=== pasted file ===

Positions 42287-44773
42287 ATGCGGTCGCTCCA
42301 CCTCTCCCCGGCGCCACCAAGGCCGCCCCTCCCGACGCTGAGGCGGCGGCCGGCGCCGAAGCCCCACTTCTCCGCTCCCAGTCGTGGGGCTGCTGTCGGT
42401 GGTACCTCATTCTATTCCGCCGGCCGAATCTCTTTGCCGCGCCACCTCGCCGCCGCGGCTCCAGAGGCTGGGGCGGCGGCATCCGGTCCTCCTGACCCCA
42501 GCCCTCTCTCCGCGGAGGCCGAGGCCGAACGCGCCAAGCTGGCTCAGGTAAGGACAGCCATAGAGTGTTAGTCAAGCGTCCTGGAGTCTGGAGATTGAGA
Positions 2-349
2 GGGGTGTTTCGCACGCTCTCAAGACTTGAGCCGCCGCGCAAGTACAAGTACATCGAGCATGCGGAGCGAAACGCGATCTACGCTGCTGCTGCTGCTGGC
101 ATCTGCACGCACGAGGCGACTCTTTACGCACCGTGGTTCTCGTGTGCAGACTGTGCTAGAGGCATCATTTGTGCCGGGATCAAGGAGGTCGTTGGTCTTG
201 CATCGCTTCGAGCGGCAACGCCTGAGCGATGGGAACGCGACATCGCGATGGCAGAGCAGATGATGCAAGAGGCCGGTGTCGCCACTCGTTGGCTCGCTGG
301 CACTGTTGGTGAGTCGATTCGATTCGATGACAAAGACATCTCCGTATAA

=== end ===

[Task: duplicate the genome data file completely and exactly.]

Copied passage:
Positions 42287-44773
42287 ATGCGGTCGCTCCA
42301 CCTCTCCCCGGCGCCACCAAGGCCGCCCCTCCCGACGCTGAGGCGGCGGCCGGCGCCGAAGCCCCACTTCTCCGCTCCCAGTCGTGGGGCTGCTGTCGGT
42401 GGTACCTCATTCTATTCCGCCGGCCGAATCTCTTTGCCGCGCCACCTCGCCGCCGCGGCTCCAGAGGCTGGGGCGGCGGCATCCGGTCCTCCTGACCCCA
42501 GCCCTCTCTCCGCGGAGGCCGAGGCCGAACGCGCCAAGCTGGCTCAGGTAAGGACAGCCATAGAGTGTTAGTCAAGCGTCCTGGAGTCTGGAGATTGAGA
Positions 2-349
2 GGGGTGTTTCGCACGCTCTCAAGACTTGAGCCGCCGCGCAAGTACAAGTACATCGAGCATGCGGAGCGAAACGCGATCTACGCTGCTGCTGCTGCTGGC
101 ATCTGCACGCACGAGGCGACTCTTTACGCACCGTGGTTCTCGTGTGCAGACTGTGCTAGAGGCATCATTTGTGCCGGGATCAAGGAGGTCGTTGGTCTTG
201 CATCGCTTCGAGCGGCAACGCCTGAGCGATGGGAACGCGACATCGCGATGGCAGAGCAGATGATGCAAGAGGCCGGTGTCGCCACTCGTTGGCTCGCTGG
301 CACTGTTGGTGAGTCGATTCGATTCGATGACAAAGACATCTCCGTATAA